Understanding Your Exit Options: Identifying Potential Tech Acquirers Part 1
If you have been following my blog over the last several weeks, you will recall that I wrote a series of blog posts to help start-up companies with designing effective company exit strategies. This series of posts is titled “Understanding Your Exit Options,” as it is intended to teach start-up companies how to plan their exit strategies early on in their adventure, so they do not overly complicate or block exit opportunities along the way with IT, cultural, product compatibility and product positioning decisions.
In this week’s blog post, I will explain how to identify potential acquirers in your market and understand what they are looking for.
To design an effective company exit strategy, a company must:
- Evaluate the current tech acquisition market activity and trends.
- Identify the most active acquirers in their sector.
- Examine why each acquirer is in the M&A market and identify their IT and cultural requirements.
- Create a list of companies that would potentially be interested in your company based on their needs and requirements.
In the remainder of this post and next week’s post, I will walk you through an example of how this is done.
Evaluate the current tech acquisition market activity and trends:
The tech acquisition market was slow during this past recession and did not start picking up speed until last year. Within the last year the tech acquisition market was able to recover back to its pre-recession level, but still remains significantly lower than it was during the mid-90s and late-90s tech booms. Over the last year, we saw significant growth in the SaaS/ASP, E-Content, E-Marketing & Search and E-Commerce sub-sectors of the tech industry. The greatest growth took place in the SaaS/ASP sub-sector.
The buyers remain heavily concentrated in North America. In fact, only 26% of acquirers had their primary operations outside of North America, and most of these companies were targeting North American-based companies as well.
Identify the most active acquirers in their sector:
Over the last decade, the tech M&A market has been dominated by a small group of companies, namely IBM, Cisco, Microsoft, HP and Google. All of these companies have consummated large and small merger and acquisition deals during the last decade and all have been active on the market for the last few years. However, in that same time period, Google and Apple have definitely increased their presence in the acquisition market.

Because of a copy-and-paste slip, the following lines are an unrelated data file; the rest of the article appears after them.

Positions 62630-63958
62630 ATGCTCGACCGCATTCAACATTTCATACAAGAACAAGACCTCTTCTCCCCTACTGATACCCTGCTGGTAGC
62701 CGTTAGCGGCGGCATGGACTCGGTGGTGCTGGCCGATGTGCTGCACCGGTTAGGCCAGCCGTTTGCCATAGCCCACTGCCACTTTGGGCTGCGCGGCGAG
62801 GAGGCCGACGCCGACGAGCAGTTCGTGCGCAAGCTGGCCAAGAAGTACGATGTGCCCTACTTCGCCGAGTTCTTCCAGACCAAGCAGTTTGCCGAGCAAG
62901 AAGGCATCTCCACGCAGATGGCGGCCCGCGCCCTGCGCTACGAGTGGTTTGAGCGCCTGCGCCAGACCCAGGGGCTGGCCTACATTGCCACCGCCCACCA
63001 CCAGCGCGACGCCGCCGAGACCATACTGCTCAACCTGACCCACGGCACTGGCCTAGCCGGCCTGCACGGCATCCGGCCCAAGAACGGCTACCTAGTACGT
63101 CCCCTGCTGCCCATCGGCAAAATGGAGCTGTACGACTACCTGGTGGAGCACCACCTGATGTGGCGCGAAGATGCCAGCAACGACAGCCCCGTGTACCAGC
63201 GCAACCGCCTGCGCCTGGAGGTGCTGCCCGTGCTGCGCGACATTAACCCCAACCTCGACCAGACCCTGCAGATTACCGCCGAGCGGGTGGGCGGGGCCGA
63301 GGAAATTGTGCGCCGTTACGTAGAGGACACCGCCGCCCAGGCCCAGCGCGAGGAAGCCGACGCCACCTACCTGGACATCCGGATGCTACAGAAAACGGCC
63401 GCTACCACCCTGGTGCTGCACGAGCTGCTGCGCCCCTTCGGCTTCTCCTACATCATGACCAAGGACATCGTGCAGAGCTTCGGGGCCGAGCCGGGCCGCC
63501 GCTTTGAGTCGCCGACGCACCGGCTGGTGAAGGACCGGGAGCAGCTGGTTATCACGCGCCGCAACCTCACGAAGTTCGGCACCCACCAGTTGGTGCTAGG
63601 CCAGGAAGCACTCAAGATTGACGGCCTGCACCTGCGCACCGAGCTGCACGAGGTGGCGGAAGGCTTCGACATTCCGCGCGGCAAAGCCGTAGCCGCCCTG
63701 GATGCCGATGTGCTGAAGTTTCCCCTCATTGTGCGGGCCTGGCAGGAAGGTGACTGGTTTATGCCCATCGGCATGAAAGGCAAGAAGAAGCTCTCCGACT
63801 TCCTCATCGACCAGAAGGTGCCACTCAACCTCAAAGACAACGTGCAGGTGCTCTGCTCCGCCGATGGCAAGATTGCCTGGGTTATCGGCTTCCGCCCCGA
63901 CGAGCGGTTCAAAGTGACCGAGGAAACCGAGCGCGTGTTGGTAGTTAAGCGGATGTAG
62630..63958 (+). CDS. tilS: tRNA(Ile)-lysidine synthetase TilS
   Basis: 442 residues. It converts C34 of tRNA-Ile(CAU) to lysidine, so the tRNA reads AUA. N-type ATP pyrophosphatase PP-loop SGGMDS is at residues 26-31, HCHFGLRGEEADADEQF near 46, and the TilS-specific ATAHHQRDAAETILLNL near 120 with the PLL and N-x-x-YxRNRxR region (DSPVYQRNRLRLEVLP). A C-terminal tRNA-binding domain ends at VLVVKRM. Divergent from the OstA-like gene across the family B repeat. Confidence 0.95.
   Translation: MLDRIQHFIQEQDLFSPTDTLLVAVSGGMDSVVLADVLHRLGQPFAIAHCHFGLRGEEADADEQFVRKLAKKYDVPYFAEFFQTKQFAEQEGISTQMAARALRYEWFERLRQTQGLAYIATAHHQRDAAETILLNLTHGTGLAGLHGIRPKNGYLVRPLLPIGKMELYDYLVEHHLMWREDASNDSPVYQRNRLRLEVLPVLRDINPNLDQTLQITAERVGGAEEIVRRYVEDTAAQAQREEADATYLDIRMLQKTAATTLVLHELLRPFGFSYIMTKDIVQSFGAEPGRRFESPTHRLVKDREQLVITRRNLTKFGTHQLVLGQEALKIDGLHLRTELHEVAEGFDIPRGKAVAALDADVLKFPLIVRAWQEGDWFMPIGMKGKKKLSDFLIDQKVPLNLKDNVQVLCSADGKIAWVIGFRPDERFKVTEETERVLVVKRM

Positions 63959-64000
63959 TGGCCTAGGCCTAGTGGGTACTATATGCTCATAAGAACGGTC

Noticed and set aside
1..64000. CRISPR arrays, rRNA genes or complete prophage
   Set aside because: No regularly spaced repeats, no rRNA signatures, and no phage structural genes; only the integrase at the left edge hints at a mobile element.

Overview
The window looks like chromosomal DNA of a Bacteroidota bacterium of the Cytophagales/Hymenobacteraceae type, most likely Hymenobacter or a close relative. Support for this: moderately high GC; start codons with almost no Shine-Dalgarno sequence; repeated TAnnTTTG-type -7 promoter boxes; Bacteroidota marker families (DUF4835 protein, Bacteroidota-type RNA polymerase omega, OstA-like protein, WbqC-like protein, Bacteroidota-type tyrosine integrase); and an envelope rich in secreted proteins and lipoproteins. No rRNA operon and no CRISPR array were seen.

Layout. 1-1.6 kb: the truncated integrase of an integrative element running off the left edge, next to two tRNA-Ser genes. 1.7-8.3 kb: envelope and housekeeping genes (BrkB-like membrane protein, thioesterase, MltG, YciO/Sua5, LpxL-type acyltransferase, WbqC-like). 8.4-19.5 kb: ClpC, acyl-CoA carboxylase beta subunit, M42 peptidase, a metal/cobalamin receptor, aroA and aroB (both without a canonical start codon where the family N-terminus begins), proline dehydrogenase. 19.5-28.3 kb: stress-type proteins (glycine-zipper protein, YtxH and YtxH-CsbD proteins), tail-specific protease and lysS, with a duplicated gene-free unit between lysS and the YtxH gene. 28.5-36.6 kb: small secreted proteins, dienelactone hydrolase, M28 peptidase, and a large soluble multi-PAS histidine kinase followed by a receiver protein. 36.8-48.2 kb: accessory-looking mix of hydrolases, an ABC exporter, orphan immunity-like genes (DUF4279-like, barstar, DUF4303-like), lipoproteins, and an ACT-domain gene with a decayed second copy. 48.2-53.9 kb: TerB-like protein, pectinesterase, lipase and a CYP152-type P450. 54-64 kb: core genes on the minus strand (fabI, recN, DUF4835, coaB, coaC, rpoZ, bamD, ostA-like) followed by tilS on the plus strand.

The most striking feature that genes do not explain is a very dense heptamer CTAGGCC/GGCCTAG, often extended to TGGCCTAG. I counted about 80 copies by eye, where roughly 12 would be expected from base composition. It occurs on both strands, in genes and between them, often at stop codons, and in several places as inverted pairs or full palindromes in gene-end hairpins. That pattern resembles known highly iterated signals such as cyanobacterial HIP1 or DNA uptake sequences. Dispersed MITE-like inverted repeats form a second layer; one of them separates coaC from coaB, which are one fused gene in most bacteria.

The distribution of deals amongst the leading tech M&A suitors has been overwhelmingly balanced towards North American deals. In fact, 73.8% of these deals were with North American companies.
The make-up of the leading tech acquirers has changed considerably over the last few years of the decade. In the last 2 years, Google and Facebook have moved up the tech acquirer ranks. Twitter and Amazon have also made a late splash in the market and look to become bigger players in the market in the years to come. Microsoft and EMC2 have decreased their buying pace over the last few years and focused on larger purchases. In Microsoft’s case, the Yahoo! search deal consumed most of their acquisition resources for 2009 and 2010. EMC2 also dedicated a large percentage of their expansion capital to deals with Ipsilon and Data Domain during the last 2 years. Yahoo! and AOL maintain active presences in the tech acquisition market, but their expansion capital may be thinning due to poor performances in recent years, so their involvement in the acquisition market will likely slow down in the future.
The overall tech market activity also seems to be trending upward as there were 2 large transaction spikes in 2010 between April and May and August and September. These increases in deals were both led by Google.
Next Week’s Post:
In next week’s blog post, I will examine some of the key acquirers in the tech acquisition market. Specifically, I will focus on recent technology interests and cultural focuses, which will offer information to help your company competitively position itself for an exit.
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